Every season of Person of Interest ends with some kind of apocalypse, some place to recover from. A lot of TV series do this, and it’s usually a trick – an “Oh man, how will they ever recover from this?” moment at the end of the season, which is as quickly as possible scrubbed over so the show can get back to doing the same thing again and again in the next season. Person of Interest, in contrast, has been quite good at making its massive earth-shaking decisions stick, and at the end of season three, they threw up a doozie.
For the uninitiated, the general series premise is that an artificial intelligence (the Machine) has been monitoring all of the USA since shortly after 9/11 to combat terrorism. Its inventor, Finch (Michael Emerson), cognizant of the ethical ramifications of such a device (particularly of the Machine’s rules which determine non-terrorist related crimes to be “irrelevant” and thus does nothing about them) has created his own personal vigilante task force to try and help the victims of these “irrelevant” crimes – as long as they happen in Manhattan. The Machine outputs just a social security number – it’s up to Finch to investigate who they are and why they’re picked out. To do so, he has enlisted John Reese (called Mr. Reese – mysteries? Get it? – played by Jim Caviezel) an ex-Delta Force killing machine to go about being Batman to his Oracle. More team members have been recruited as the show has gone on, including one-time villain super-hacker Root who has a direct brain-line to the Machine (Amy Acker, who also has the cutest nose on TV), second special forces super-killer Shah (Sarah Shahi), and a formerly dirty cop Fusco (Kevin Chapman).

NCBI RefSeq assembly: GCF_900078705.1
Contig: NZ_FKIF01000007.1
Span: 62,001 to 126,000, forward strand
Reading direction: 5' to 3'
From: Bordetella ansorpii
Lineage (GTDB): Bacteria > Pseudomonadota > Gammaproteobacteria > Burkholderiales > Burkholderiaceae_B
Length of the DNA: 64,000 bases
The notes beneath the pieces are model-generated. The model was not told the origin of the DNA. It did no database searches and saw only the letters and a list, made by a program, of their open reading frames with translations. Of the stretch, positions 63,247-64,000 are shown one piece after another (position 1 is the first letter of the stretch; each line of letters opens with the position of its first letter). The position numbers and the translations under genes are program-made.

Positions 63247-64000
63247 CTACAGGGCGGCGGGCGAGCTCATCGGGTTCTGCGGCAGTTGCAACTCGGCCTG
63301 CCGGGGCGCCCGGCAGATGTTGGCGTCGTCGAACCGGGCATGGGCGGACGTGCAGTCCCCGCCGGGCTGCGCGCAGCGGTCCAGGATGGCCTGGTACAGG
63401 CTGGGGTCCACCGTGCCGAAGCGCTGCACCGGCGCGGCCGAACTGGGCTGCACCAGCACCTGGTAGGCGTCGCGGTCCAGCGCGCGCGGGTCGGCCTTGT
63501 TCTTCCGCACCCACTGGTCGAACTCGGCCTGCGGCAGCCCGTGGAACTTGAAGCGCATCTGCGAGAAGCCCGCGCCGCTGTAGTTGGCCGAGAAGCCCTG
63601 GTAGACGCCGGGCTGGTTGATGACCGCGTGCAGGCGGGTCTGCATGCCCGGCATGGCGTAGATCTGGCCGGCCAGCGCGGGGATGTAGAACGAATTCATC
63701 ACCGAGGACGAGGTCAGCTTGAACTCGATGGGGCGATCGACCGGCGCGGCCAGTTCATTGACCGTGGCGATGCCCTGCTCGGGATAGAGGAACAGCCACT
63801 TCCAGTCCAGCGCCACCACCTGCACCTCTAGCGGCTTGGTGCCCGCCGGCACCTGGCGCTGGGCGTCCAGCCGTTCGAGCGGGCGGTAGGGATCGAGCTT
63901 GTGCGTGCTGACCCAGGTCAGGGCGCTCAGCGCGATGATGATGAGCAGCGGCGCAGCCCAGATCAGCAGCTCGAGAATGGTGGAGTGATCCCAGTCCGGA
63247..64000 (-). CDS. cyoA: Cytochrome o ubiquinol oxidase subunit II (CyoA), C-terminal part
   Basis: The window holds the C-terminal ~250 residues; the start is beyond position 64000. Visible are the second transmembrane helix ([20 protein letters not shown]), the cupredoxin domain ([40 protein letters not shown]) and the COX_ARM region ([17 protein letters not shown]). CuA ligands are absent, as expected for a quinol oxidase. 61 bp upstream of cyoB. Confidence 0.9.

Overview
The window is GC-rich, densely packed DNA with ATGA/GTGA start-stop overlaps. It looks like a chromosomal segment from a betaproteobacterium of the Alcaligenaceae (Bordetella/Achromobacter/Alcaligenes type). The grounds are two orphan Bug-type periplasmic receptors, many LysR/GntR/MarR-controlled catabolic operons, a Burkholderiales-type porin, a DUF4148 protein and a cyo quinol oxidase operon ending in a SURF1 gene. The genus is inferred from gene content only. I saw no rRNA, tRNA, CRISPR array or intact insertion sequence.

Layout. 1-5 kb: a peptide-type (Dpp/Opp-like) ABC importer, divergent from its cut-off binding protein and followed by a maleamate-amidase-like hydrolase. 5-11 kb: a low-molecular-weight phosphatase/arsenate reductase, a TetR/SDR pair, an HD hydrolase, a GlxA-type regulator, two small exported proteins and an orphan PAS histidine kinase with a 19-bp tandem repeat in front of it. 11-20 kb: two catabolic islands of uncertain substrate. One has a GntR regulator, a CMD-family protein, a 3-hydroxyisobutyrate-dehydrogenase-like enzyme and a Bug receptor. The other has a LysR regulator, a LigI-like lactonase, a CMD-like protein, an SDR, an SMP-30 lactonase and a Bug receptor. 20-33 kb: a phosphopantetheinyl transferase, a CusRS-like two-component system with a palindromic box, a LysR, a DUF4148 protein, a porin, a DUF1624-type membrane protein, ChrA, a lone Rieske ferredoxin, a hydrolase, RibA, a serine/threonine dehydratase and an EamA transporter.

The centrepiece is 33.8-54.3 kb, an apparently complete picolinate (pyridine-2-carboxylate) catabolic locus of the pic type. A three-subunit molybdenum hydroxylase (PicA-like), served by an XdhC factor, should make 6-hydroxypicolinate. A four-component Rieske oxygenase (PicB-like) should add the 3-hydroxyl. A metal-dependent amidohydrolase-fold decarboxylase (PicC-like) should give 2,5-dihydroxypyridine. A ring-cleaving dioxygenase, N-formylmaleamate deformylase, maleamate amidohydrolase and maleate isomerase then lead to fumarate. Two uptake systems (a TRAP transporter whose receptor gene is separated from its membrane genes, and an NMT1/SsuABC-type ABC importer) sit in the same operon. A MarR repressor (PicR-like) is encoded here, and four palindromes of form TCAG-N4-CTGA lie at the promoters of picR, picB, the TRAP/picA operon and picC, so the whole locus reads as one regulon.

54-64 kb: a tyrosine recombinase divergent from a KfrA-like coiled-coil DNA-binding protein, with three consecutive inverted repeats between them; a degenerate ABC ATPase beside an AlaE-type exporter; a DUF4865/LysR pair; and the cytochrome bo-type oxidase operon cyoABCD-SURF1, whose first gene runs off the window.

At the end of season three, the Machine has been disconnected by the government in favor of a different A.I., Samaritan, who has many of the same capabilities as the Machine but far fewer ethical controls. In order to save our heroes, Root planted new identities for Reese, Shah and Finch in the Samaritan’s programming. It can’t find them, but they also can’t do the acts of derring-do and spectacular vigilante violence that they used to get up to without arousing A.I. suspicion.